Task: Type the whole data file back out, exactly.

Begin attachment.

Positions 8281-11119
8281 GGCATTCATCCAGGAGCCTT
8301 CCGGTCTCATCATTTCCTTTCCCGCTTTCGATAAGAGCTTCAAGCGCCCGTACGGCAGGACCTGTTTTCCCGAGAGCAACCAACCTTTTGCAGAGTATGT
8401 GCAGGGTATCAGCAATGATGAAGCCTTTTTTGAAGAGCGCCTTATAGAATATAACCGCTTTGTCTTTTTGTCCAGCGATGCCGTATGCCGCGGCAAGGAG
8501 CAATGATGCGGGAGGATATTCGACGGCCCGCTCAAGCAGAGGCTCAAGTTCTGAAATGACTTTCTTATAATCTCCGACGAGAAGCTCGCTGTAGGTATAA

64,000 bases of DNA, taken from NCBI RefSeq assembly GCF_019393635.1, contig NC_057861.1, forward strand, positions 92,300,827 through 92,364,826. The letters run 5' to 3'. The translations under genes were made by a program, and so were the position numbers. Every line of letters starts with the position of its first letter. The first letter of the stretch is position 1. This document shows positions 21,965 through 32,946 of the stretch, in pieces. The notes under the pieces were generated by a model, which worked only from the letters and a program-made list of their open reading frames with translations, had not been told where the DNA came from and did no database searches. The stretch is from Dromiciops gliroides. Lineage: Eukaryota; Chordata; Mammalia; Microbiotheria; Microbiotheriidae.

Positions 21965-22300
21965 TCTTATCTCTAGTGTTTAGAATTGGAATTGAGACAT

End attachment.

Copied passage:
Positions 8281-11119
8281 GGCATTCATCCAGGAGCCTT
8301 CCGGTCTCATCATTTCCTTTCCCGCTTTCGATAAGAGCTTCAAGCGCCCGTACGGCAGGACCTGTTTTCCCGAGAGCAACCAACCTTTTGCAGAGTATGT
8401 GCAGGGTATCAGCAATGATGAAGCCTTTTTTGAAGAGCGCCTTATAGAATATAACCGCTTTGTCTTTTTGTCCAGCGATGCCGTATGCCGCGGCAAGGAG
8501 CAATGATGCGGGAGGATATTCGACGGCCCGCTCAAGCAGAGGCTCAAGTTCTGAAATGACTTTCTTATAATCTCCGACGAGAAGCTCGCTGTAGGTATAA

64,000 bases of DNA, taken from NCBI RefSeq assembly GCF_019393635.1, contig NC_057861.1, forward strand, positions 92,300,827 through 92,364,826. The letters run 5' to 3'. The translations under genes were made by a program, and so were the position numbers. Every line of letters starts with the position of its first letter. The first letter of the stretch is position 1. This document shows positions 21,965 through 32,946 of the stretch, in pieces. The notes under the pieces were generated by a model, which worked only from the letters and a program-made list of their open reading frames with translations, had not been told where the DNA came from and did no database searches. The stretch is from Dromiciops gliroides. Lineage: Eukaryota; Chordata; Mammalia; Microbiotheria; Microbiotheriidae.

Positions 21965-22300
21965 TCTTATCTCTAGTGTTTAGAATTGGAATTGAGACAT